Academic journal article Boston College Law Review

Playing a Man Down: Professional Sports and Stadium Finance-How Leagues and Franchises Extract Favorable Terms from American Cities

Academic journal article Boston College Law Review

Playing a Man Down: Professional Sports and Stadium Finance-How Leagues and Franchises Extract Favorable Terms from American Cities

Article excerpt

INTRODUCTION

Professional sports occupy a unique place in American culture, constituting one of the bedrocks of American civic identity.1 It should come as no surprise, then, that when sports franchises relocate, it feels as if their host cities lose a portion of their civic identity.2 Today, it seems like a new franchise threatens to leave and rip the heart out of its loyal fans more frequently than ever.3 When this occurs, it is often the taxpayers who are left out to dry, as they are bereft of their sports franchise and often stuck with the stadium bill.4

Despite the perils of franchise relocation, and the tremendous investment in both physical and emotional capital required to support a team in the National Football League ("NFL"), National Basketball Association ("NBA"), Major League Baseball ("MLB"), or National Hockey League ("NHL"), sports fans and cities alike crave the benefits that a professional franchise can bring.5 The costs associated with developing a stadium attractive enough to lure a franchise, however, are tremendously high; for example, the public contribution to U.S. Bank Stadium, the new home to the NFL's Minnesota Vikings, will total nearly $500 million.6 The stadium construction costs are not the end of the story, however, as there are the additional costs of developing the surrounding infrastructure as well as social costs imposed on surrounding communities.7 Moreover, the cost of a new stadium increases each year due to the stadium "arms race" taking place among franchises.8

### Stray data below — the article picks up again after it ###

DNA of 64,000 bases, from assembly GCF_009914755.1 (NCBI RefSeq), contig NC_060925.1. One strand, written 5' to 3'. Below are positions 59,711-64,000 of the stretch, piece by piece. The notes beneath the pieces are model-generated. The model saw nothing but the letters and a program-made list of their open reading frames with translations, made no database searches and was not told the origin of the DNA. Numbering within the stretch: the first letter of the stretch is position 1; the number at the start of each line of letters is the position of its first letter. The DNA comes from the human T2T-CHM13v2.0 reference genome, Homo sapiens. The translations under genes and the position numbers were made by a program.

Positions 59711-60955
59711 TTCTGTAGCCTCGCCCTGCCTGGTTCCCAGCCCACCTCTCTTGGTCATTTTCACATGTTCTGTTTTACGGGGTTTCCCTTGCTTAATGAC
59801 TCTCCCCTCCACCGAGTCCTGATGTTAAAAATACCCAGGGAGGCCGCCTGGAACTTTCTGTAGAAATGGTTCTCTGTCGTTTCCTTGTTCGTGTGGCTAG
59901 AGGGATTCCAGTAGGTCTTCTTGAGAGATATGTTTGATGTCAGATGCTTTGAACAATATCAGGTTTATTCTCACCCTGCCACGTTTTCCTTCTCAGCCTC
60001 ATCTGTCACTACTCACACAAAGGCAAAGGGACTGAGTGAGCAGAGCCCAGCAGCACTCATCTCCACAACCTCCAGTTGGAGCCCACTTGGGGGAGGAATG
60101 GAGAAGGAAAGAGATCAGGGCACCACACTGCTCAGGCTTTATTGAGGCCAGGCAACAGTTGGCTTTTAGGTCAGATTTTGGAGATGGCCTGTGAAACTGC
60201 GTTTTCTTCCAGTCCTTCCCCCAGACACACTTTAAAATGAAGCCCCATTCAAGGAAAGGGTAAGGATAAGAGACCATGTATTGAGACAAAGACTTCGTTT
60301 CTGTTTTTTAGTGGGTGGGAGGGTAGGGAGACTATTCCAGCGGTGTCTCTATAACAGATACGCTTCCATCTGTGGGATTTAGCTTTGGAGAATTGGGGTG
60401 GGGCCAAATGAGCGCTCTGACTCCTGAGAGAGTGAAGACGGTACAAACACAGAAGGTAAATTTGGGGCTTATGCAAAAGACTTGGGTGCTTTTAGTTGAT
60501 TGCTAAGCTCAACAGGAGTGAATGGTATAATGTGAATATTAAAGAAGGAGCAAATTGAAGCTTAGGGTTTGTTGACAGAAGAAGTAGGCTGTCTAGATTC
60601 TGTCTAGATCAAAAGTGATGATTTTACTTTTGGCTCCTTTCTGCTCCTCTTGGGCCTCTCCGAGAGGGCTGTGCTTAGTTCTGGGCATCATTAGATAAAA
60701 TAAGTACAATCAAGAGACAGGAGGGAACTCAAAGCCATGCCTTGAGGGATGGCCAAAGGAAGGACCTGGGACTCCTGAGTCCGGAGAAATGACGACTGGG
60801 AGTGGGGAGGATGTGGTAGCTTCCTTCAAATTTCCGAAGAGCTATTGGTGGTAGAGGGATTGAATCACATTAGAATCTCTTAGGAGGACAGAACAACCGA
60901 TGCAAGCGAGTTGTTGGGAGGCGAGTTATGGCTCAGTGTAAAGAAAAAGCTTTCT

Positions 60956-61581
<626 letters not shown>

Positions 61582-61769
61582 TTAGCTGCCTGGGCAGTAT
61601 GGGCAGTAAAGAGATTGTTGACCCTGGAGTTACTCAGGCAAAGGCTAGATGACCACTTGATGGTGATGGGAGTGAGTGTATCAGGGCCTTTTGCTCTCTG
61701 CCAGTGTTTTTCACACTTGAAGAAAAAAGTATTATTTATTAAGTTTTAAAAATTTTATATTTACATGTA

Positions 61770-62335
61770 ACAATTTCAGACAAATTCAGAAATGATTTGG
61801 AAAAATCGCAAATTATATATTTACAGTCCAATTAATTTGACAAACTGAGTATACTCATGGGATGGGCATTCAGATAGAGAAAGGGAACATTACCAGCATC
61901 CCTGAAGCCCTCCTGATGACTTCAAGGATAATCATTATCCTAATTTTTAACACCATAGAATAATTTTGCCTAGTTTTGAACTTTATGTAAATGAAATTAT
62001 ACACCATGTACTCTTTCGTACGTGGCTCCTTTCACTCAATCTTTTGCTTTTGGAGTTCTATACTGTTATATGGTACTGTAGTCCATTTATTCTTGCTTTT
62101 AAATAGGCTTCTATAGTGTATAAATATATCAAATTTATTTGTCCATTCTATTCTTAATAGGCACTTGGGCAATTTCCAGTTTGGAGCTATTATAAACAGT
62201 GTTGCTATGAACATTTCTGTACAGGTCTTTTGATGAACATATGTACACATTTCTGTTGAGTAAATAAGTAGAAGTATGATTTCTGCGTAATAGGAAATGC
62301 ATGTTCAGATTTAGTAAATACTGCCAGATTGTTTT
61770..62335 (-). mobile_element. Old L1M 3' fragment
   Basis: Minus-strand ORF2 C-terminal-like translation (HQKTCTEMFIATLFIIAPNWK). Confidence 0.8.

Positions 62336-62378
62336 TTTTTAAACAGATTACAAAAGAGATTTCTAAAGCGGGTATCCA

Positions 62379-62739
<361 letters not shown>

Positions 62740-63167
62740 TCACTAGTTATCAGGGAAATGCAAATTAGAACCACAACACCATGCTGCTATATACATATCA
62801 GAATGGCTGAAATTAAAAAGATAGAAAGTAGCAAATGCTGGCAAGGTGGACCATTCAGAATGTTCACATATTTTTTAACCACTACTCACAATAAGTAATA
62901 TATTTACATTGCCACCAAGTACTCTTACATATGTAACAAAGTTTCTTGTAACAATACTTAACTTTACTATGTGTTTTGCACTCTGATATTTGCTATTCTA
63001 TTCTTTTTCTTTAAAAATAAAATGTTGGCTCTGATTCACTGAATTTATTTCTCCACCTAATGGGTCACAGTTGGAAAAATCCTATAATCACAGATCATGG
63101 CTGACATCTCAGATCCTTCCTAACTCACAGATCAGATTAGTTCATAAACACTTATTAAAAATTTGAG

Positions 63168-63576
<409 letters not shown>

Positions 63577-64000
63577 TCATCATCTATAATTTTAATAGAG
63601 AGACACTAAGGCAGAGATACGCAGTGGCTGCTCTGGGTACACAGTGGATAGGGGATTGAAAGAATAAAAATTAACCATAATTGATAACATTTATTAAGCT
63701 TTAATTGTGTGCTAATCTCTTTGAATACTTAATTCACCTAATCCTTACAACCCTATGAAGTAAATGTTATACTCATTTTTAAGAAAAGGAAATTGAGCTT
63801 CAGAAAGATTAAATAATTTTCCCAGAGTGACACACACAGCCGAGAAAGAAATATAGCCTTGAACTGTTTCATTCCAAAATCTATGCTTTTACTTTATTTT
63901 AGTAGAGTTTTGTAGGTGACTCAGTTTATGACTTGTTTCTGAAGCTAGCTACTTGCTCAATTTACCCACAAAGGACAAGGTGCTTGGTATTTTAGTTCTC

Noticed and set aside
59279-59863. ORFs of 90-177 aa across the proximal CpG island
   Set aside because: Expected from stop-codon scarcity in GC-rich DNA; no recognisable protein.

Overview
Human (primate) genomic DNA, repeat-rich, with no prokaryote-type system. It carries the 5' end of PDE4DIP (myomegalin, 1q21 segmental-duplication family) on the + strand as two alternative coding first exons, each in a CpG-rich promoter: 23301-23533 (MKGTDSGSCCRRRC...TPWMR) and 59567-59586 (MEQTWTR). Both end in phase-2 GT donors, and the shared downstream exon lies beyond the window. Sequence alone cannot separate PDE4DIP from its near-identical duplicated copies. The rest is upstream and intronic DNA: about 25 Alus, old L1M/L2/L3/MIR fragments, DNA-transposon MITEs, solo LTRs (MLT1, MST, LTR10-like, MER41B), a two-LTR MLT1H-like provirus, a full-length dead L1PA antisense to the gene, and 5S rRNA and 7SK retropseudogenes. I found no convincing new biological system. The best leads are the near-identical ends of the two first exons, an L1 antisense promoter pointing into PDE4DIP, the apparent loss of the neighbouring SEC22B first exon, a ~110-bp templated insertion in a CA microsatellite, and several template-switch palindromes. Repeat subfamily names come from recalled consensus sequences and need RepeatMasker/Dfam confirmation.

There are additional challenges inherent in the development of any project requiring the land and resources of a stadium.9 Eminent domain and the takings power issues are particularly thorny when, arguably, the primary benefits of sports stadia flow to the private team and owner.10 These same concerns emerge when considering whether the state should aid in the financing of stadium construction projects when the financial benefits flow primarily to wealthy players and owners while the costs are borne by the average citizen who may never see the inside of the stadium.11 Furthermore, any federal efforts to address the inherent challenges of financing a new stadium face competing interests.12 On the one hand, courts and federal statutes are generally deferential to state and local government policy, particularly where it concerns taxation or specific projects such as stadium construction.13 On the other hand, states and municipalities routinely cut deals that appear less than desirable to the local taxpayers and the federal government has previously implemented tax changes that have had dramatic impacts on how states and municipalities spend and raise money.14 Further, in just this past year, the federal tax benefits awarded to national sports leagues have come under renewed scrutiny by President Trump and the Republican controlled Congress.15

This Note provides an overview of the most common costs associated with financing a stadium and the methods of financing available.16 Part I of this Note discusses the various methods of private financing available in the construction of stadiums and provides a brief overview of their advantages and disadvantages.17 Part II discusses the mechanics of how municipalities help finance stadium construction projects.18 Finally, Part III evaluates the various methods of combatting or addressing issues with the public financing of stadium construction.19 Part III also evaluates the proposed solutions to the public subsidization of stadiums and considers various leasing methods for protecting the taxpayer from "franchise free agency" and insulating municipalities from the infrastructure and construction cost overruns that are frequently associated with their construction.20 Further, the Note considers what role the federal tax policy ought to play in promoting or discouraging certain methods of finance.21

I. PRIVATE FUNDING

The owners of professional sports franchises are the most immediate source of funding for the construction of professional stadiums. …

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